The European body of telecommunications regulators has launched a consultation on its draft guidelines on “Net neutrality and transparency”. Quite shockingly, these guidelines have actually nothing to do with Net neutrality, and instead readily accept that telecom operators can restrict access to the Internet as long as users are informed. They only prove that mere transparency and competition will not prevent operators from violating Net neutrality.
In these guidelines on “Net neutrality and transparency”, the Body of European Regulators of Electronic Communications (BEREC) seeks to determine how users should be informed about the restrictions to their Internet access imposed by telecom operators. By doing so, BEREC pursues the vain logic of EU commissioner Neelie Kroes, who argued that people should “vote with their feet” by switching providers if they were not satisfied with their operator’s practices.
BEREC doesn’t seem worried by operators giving access to a crippled Internet where, for instance, P2P is throttled, Internet telephony applications are blocked, or Virtual Private Networks forbidden, as illustrated in its document (see below). Actually, evidence is already available that European operators engage in harmful practices, as demonstrated by citizen reports of dozens of breaches to Net neutrality on the RespectMyNet.eu platform1www.RespectMyNet.eu.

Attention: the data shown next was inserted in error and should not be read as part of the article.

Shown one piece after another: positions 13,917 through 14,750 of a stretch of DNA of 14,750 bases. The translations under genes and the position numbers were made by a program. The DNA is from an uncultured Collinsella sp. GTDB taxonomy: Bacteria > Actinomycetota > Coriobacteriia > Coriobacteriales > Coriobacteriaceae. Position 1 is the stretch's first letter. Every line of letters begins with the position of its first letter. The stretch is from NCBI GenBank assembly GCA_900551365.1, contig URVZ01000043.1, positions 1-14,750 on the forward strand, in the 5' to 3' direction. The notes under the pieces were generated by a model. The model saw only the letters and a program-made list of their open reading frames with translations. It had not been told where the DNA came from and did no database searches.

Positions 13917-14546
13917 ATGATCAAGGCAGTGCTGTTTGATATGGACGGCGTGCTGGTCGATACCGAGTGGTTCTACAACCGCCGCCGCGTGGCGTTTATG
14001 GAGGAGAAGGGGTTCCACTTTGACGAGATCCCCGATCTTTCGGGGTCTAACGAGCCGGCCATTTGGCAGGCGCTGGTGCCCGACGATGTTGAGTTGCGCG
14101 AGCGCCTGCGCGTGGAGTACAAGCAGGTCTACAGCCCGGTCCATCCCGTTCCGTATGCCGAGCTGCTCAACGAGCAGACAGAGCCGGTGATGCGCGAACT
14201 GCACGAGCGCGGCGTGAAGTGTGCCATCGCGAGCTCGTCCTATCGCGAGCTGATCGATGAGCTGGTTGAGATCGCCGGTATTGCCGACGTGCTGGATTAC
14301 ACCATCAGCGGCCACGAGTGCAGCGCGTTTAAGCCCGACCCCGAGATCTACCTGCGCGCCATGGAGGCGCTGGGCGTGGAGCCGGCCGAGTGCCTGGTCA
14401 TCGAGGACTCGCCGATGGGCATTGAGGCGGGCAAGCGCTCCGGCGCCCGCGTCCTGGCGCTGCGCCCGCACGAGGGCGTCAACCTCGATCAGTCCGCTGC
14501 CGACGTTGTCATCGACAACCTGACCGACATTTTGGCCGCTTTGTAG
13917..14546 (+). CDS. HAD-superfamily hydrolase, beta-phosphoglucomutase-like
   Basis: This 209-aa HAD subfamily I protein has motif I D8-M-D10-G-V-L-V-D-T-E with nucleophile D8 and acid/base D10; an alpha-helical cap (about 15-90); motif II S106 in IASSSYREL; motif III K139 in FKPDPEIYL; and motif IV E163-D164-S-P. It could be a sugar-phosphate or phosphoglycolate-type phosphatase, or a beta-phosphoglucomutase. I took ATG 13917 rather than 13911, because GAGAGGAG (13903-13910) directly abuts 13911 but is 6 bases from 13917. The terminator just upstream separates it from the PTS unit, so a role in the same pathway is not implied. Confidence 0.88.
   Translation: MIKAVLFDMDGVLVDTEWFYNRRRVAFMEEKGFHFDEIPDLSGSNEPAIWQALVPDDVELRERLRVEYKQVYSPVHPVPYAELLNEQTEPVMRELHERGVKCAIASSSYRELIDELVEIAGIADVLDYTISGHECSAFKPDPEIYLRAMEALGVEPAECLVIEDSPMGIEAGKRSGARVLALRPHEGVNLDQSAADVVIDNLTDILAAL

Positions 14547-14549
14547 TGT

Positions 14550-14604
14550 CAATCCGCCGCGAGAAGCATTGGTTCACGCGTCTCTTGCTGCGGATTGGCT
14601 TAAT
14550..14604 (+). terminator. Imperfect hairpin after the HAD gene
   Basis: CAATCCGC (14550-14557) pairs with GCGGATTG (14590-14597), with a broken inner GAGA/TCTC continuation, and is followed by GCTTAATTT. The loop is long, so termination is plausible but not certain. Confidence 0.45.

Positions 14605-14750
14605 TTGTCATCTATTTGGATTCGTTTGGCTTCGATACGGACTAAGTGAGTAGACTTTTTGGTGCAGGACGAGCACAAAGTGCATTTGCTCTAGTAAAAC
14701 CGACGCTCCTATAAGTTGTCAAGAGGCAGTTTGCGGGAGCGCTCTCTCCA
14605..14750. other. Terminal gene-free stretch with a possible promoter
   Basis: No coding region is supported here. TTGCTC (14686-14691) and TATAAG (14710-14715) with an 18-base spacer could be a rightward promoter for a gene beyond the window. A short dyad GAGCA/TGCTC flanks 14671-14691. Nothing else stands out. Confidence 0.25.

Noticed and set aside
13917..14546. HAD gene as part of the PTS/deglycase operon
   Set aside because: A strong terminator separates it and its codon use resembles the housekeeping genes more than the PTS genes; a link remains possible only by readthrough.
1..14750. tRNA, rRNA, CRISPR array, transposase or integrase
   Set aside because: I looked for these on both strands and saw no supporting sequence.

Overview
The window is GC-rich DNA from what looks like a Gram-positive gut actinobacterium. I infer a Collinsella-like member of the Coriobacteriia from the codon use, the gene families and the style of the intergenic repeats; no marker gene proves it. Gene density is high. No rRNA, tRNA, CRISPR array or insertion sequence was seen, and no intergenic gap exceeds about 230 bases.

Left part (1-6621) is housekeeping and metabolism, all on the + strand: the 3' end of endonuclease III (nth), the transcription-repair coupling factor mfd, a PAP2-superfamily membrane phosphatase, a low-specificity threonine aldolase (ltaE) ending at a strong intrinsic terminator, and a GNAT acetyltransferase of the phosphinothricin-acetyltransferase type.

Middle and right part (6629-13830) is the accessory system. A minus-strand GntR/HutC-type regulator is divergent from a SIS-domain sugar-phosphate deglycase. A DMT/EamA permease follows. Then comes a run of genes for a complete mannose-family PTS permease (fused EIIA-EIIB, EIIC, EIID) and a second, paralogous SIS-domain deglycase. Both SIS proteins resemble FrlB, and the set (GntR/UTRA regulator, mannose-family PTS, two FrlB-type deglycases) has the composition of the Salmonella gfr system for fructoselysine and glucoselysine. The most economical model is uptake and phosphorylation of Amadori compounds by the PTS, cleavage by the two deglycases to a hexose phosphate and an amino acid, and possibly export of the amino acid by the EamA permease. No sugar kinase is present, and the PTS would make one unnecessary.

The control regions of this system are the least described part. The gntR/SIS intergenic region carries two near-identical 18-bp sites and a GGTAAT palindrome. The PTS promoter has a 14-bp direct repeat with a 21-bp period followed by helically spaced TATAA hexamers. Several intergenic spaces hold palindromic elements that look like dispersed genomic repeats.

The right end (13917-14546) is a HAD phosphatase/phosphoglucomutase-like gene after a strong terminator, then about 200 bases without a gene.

Arguing that transparency can protect users is irresponsible given the importance of Net neutrality for fundamental rights and the digital economy. Last week, the European Data Protection Supervisor (EDPS) issued an opinion which stressed the failure of such a wait-and-see approach2This approach, based on transparency and competition, results from the telecoms package, adopted in 2009.. According to the EDPS, access restrictions amount to monitoring and inspecting users’ communications, and violate the right to privacy. He concludes that people have the right to access an unrestricted, neutral Internet3For instance, it stresses that “additional legislative measures may be necessary. In such a case, the Commission should put forward policy measures aiming at strengthening the legal framework and ensuring legal certainty. New measures should clarify the practical consequences of the net neutrality principle, as this has already been done in some Member States, and ensure that users can exercise a real choice, notably by forcing ISPs to offer non-monitored connections.“.
The “wait-and-see” approach also overlooks the fact that in many EU markets, competition fails to provide people with a true Internet access, since all operators apply the same illegitimate restrictions, particularly in wireless communications.
The European Parliament, which is about to adopt a decisive resolution on Net neutrality, must absolutely denounce the failure of the “wait and see” approach defended by EU commissioner Neelie Kroes, and take a firm stance in favor of Net neutrality.